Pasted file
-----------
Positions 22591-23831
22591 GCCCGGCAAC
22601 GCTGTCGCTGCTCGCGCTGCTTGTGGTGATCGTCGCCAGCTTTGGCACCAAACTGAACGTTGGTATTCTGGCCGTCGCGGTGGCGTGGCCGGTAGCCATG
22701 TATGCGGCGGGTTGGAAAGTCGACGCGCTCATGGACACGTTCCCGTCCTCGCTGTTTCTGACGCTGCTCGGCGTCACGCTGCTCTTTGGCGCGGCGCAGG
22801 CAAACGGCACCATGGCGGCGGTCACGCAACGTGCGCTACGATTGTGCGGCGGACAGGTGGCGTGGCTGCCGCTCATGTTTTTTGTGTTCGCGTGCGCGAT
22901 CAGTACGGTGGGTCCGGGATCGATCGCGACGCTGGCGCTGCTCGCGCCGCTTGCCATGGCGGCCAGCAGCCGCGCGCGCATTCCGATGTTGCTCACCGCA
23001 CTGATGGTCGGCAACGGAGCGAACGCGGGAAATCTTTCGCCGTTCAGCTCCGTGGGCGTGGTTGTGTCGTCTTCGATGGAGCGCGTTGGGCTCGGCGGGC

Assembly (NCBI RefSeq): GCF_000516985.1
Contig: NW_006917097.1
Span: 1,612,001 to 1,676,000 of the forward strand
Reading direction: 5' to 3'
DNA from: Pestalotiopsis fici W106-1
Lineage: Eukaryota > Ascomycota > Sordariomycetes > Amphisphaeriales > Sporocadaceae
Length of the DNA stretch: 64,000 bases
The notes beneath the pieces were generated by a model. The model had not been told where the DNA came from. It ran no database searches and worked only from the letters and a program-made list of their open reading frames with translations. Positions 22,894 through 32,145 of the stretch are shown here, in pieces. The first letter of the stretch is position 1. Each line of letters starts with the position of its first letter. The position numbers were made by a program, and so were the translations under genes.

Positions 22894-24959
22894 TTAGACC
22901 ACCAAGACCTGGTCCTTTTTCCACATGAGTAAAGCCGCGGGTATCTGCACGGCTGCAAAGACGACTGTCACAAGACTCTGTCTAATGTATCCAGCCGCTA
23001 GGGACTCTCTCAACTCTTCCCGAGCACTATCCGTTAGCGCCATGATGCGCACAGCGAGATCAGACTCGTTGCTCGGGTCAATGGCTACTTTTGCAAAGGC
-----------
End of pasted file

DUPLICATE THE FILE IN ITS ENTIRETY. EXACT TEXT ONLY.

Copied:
Positions 22591-23831
22591 GCCCGGCAAC
22601 GCTGTCGCTGCTCGCGCTGCTTGTGGTGATCGTCGCCAGCTTTGGCACCAAACTGAACGTTGGTATTCTGGCCGTCGCGGTGGCGTGGCCGGTAGCCATG
22701 TATGCGGCGGGTTGGAAAGTCGACGCGCTCATGGACACGTTCCCGTCCTCGCTGTTTCTGACGCTGCTCGGCGTCACGCTGCTCTTTGGCGCGGCGCAGG
22801 CAAACGGCACCATGGCGGCGGTCACGCAACGTGCGCTACGATTGTGCGGCGGACAGGTGGCGTGGCTGCCGCTCATGTTTTTTGTGTTCGCGTGCGCGAT
22901 CAGTACGGTGGGTCCGGGATCGATCGCGACGCTGGCGCTGCTCGCGCCGCTTGCCATGGCGGCCAGCAGCCGCGCGCGCATTCCGATGTTGCTCACCGCA
23001 CTGATGGTCGGCAACGGAGCGAACGCGGGAAATCTTTCGCCGTTCAGCTCCGTGGGCGTGGTTGTGTCGTCTTCGATGGAGCGCGTTGGGCTCGGCGGGC

Assembly (NCBI RefSeq): GCF_000516985.1
Contig: NW_006917097.1
Span: 1,612,001 to 1,676,000 of the forward strand
Reading direction: 5' to 3'
DNA from: Pestalotiopsis fici W106-1
Lineage: Eukaryota > Ascomycota > Sordariomycetes > Amphisphaeriales > Sporocadaceae
Length of the DNA stretch: 64,000 bases
The notes beneath the pieces were generated by a model. The model had not been told where the DNA came from. It ran no database searches and worked only from the letters and a program-made list of their open reading frames with translations. Positions 22,894 through 32,145 of the stretch are shown here, in pieces. The first letter of the stretch is position 1. Each line of letters starts with the position of its first letter. The position numbers were made by a program, and so were the translations under genes.

Positions 22894-24959
22894 TTAGACC
22901 ACCAAGACCTGGTCCTTTTTCCACATGAGTAAAGCCGCGGGTATCTGCACGGCTGCAAAGACGACTGTCACAAGACTCTGTCTAATGTATCCAGCCGCTA
23001 GGGACTCTCTCAACTCTTCCCGAGCACTATCCGTTAGCGCCATGATGCGCACAGCGAGATCAGACTCGTTGCTCGGGTCAATGGCTACTTTTGCAAAGGC